The first way that we can be de-mythed is by seeing that individuals have differences. Most people will agree with this point, but only on a cognitive level, not when putting it into practice. When discussing various thoughts or behaviors, the conversation quickly shifts to terms of right vs. wrong, good or bad, their way vs. my way. Beginning to understand that individuals have differences includes resisting the temptation to pass judgment on the behaviors of others. For example, you may think that being outspoken, aggressive, and bold are good or preferable traits, while being shy and introverted are less desirable. People who deal with life through introspection are just as “right” as those who power their way through. A person who likes to work alone is just as productive as someone who prefers to work in groups. Those who are much like ourselves are good. Those who are opposite us are also good. We must learn not only to identify individual differences but to respect them as well.
- Individuals have Strengths and Weaknesses.
After eliminating the right vs. wrong mentality, we can then address each person’s strengths and weaknesses. We sometimes become defensive about our weaknesses, but once we stop thinking with a right/wrong or good/bad mentality, we have the freedom to look at our strengths and weaknesses. We can focus on doing the things we do well and find others stronger in the areas where we are weak. Some people will enjoy doing the things we find unbearable. The Birkman Method looks at strengths through interests and behaviors to help us communicate, grow, and build relationships.
- Individuals can manage their behavior.
When you know yourself well enough to distinguish between strengths and weaknesses, you can adapt to situations where you must operate in ways you don’t particularly enjoy. We all have socialized, normal behavior called “Usual Behavior” that we have developed over time. When you know this behavior and what you do well, you can temporarily step out of this productive, personal style when a situation calls for it. We call this “managing behavior.” By remembering that this new behavior does not reflect who you truly are, you can cope better with the assignment. The Birkman Method can give you language to understand the hidden needs of others and show you when you might want to manage your behavior to help them work at their best.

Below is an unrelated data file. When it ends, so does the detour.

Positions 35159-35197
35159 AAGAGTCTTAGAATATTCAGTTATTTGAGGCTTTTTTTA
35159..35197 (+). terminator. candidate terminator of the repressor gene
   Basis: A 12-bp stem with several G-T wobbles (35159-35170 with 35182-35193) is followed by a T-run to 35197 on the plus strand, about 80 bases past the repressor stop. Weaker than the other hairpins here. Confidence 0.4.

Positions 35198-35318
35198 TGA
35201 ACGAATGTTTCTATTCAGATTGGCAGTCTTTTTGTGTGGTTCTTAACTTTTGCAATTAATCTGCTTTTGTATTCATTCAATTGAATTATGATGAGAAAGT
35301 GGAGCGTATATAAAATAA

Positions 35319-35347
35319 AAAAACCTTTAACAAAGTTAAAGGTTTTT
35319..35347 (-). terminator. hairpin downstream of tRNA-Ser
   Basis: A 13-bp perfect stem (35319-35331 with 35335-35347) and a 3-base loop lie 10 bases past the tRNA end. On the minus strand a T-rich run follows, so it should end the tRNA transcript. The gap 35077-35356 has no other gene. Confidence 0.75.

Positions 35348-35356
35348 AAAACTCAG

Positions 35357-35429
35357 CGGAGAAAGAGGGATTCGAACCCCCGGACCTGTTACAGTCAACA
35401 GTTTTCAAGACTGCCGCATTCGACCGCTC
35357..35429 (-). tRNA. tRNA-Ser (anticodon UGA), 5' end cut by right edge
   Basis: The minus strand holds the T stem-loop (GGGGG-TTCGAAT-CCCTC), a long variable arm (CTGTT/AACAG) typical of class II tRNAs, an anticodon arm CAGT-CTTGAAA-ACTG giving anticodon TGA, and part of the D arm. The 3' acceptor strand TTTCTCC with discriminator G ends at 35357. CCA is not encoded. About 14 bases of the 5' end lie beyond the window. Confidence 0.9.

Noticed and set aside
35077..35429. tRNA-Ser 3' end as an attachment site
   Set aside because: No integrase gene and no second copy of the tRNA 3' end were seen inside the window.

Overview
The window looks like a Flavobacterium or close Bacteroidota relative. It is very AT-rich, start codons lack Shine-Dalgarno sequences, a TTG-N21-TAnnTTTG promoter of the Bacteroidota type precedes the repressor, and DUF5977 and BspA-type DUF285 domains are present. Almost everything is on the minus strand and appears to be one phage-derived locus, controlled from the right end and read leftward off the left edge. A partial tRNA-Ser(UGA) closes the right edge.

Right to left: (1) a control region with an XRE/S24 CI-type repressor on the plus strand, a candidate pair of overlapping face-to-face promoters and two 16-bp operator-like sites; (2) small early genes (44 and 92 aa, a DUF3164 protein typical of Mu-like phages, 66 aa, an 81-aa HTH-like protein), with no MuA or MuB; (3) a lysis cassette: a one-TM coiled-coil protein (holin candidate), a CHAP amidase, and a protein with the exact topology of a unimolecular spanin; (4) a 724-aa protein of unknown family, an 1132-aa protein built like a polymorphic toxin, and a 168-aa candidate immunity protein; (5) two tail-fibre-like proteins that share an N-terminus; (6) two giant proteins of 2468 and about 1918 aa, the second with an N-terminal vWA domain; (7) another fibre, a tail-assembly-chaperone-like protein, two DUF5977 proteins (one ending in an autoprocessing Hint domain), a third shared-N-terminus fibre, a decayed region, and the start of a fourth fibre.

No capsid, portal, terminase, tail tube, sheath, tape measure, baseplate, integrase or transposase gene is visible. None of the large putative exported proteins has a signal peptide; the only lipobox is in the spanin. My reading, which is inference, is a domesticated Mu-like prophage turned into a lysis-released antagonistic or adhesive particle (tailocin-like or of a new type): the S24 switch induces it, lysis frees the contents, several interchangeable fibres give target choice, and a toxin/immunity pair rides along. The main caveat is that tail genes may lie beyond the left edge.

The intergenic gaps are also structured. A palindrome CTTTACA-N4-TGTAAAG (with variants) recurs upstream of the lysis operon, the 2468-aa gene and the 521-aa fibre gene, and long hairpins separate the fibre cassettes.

The Birkman Method helps us challenge our myths and become de-mythed. These are only a couple of ways to apply the Birkman Method.
The Birkman Method has been around for over 65 years, and over five million people have taken the questionnaire. If you are interested in The Birkman Method questionnaire or scheduling time with a Birkman Certified Professional, you can email firstname.lastname@example.org for more information.
5 thoughts on “De-Mything Normal: The Birkman Method”
Coaching with Birkman Method
Organisations and individuals who use the services of Coaching with Birkman Method come to us with a very different set of challenges than they did five years ago. It is because people are now dealing with enormous amounts of complexity.
The Birkman assessment has helped me identify “myths” that I believe and also discern best contributions and future roles for myself and others. I highly recommend it if you’ve not done it before.
This is really helpful stuff! I’ve never articulated it in such definitive language, but now you’ve pointed it out, I can see how often I find myself inadvertently believing those two myths. Thanks so much, Mark!
Great idea to use the Birman during transition when stress behaviors may appear which are outside our personal norms. It would be good to be aware before they appear so that recognize them and reduce unnecessary stress.
Excellent relevant and timely application point, Maggie. Thank you.